When the first European settlers in North America were wondering when and how to plant New World cultivars, such as maize, they turned to the local knowledge of the Native American neighbors for help. They were told by Squanto, according to one legend (Chief Massasoit, according to another), to plant corn when the oak leaves were the size of a squirrel's ear. [p. 311]
As a rule of thumb, it was a nearly foolproof formula for avoiding a frost. [p. 312]
- Rules of thumb should generally be interpreted as metaphors.
- Rules of thumb (metaphors) generally come first and the diagrams later. Euclid's geometry, for example, was not so much abstractions directly from nature, but abstractions that could incorporate the geometric rules of thumb already in use (Euclid's Window).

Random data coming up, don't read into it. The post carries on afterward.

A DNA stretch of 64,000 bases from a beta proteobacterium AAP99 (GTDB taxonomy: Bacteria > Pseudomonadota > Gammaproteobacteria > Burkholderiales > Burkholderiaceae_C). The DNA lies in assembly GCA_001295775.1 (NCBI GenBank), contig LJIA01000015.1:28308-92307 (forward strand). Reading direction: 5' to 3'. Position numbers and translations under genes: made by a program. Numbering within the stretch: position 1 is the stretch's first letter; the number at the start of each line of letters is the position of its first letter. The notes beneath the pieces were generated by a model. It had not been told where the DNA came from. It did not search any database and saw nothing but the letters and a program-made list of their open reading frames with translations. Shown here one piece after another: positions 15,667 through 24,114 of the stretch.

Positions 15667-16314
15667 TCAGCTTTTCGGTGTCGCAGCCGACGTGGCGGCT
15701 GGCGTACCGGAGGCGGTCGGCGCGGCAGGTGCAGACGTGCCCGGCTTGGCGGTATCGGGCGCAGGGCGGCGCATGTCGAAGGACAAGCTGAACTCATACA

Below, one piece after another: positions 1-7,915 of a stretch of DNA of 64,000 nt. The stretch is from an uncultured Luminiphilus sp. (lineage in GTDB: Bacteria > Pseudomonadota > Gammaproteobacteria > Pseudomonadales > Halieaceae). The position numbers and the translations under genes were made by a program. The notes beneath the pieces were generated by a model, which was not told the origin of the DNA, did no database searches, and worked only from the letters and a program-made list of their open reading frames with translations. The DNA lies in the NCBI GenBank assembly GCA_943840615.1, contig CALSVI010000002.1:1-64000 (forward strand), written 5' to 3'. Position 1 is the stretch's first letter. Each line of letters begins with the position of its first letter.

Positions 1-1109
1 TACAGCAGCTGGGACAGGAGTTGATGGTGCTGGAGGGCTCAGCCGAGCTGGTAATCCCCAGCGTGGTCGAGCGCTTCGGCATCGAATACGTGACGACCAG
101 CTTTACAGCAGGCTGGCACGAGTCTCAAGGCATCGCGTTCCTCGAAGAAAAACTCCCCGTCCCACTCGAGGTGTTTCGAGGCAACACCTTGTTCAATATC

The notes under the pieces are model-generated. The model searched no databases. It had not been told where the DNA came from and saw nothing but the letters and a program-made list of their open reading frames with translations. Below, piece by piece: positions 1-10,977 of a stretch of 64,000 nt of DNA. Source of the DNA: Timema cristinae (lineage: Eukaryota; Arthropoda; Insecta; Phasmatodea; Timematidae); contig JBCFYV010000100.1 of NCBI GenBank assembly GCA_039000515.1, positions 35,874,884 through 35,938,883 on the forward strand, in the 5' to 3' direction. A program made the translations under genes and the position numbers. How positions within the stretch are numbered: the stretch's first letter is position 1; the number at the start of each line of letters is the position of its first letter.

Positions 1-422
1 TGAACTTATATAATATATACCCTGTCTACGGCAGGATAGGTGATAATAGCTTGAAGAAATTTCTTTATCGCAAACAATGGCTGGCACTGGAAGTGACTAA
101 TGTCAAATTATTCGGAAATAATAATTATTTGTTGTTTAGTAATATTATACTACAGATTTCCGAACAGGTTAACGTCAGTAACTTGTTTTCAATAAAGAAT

- In using language, following Peirce, we go from the object to a sign (in name only) to an interpretant. In this way we can talk, endlessly it seems, without really knowing what we are talking about.
- Thinking diagrammatically is the effort of going back to the sign and laying out an analogous system that produces that interpretant, and others, from internally generated consequences.